Figure shows how the vertical double elliptic approximation works for different angles around the vertical. The parameters of the ellipses that approximate the impulse response have been calculated at the angles shown by the straight lines. The left column compares the given impulse responses for P- and SV-waves (continuous lines) with the elliptical approximations around the vertical (dashed lines). With the four elliptical parameters obtained for each aperture, I calculate the elastic constants of the medium by using equation (22). From the estimated elastic constants, I calculate the corresponding impulse responses for both P- and SV-waves. The result is shown in the central column (dashed lines) simultaneously with the given impulse responses. In most cases (except at 40-degree aperture) the agreement is excellent. At 40-degree aperture the horizontal P-wave group velocity has been overestimated and the shear wave triplication is larger than expected. The right column shows the absolute value of the percentage error made in the estimation of the elastic constants. For small angles ( 10 degrees), the error is negligible. For angles between 10 and 30 degrees the error is smaller in W11 (A) than in W13 (F). At large angles the error in W11 (A) is the largest, almost 30%. Notice that up to 30 degrees, even though the error in the estimation of the elastic constants is not zero but a few percent, the differences between given and estimated impulse responses are hard to see.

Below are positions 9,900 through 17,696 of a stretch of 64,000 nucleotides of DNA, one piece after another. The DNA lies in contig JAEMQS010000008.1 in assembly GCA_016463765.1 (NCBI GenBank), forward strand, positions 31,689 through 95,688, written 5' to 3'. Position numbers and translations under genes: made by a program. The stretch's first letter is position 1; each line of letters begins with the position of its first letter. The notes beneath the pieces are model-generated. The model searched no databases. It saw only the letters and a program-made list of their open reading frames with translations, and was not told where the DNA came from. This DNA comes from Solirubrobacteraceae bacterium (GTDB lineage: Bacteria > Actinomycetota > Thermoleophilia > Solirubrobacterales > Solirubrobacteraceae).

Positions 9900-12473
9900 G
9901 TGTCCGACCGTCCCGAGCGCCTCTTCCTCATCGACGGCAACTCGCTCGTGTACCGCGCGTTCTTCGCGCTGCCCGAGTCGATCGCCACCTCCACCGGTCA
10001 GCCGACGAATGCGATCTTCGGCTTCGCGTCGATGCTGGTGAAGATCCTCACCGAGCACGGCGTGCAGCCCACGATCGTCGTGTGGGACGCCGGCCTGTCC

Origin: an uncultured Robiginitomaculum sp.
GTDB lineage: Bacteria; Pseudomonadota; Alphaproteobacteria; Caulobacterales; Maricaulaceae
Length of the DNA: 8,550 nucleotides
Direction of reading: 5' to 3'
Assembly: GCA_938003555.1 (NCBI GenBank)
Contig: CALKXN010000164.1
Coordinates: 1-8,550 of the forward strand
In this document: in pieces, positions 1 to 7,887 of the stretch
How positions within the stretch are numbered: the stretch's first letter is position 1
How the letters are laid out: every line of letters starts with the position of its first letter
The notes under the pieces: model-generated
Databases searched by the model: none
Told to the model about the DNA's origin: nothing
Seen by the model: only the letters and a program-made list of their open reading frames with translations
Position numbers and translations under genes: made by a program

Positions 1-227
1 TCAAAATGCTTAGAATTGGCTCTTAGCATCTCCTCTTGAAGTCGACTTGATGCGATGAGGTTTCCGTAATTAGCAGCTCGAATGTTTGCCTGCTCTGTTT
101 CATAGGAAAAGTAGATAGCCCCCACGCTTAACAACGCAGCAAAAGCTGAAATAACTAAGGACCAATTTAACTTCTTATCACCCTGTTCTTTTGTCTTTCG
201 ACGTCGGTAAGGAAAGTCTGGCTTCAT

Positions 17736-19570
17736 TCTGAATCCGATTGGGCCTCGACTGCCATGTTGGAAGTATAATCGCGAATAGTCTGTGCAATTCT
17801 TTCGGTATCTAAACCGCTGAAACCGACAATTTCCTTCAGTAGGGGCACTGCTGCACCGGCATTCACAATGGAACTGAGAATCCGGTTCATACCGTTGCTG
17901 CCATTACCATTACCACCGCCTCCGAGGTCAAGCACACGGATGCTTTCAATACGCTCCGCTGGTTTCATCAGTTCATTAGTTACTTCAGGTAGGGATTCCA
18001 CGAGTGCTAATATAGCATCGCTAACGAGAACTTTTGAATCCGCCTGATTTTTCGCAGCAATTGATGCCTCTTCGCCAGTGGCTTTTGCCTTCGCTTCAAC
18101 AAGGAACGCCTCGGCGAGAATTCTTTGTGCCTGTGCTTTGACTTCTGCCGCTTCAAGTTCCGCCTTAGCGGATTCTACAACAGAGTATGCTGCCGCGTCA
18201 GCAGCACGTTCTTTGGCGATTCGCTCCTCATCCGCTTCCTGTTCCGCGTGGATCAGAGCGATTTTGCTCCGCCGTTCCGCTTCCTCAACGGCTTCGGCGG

In Figure , the elliptical approximations to the impulse responses are calculated using two ray angles at a time, one zero and one nonzero. In Figure , I show what happens when all these angles (or different VSP offsets) are used simultaneously to calculate the elliptical approximations and the elastic constants. The horizontal P-wave group velocity is now slightly overestimated and the shear velocities are retrieved well. The errors in the estimated elastic constants are 6% in W11 (A) and 4% in W13 (F). The errors made when using large angles only have been compensated by using also small angles.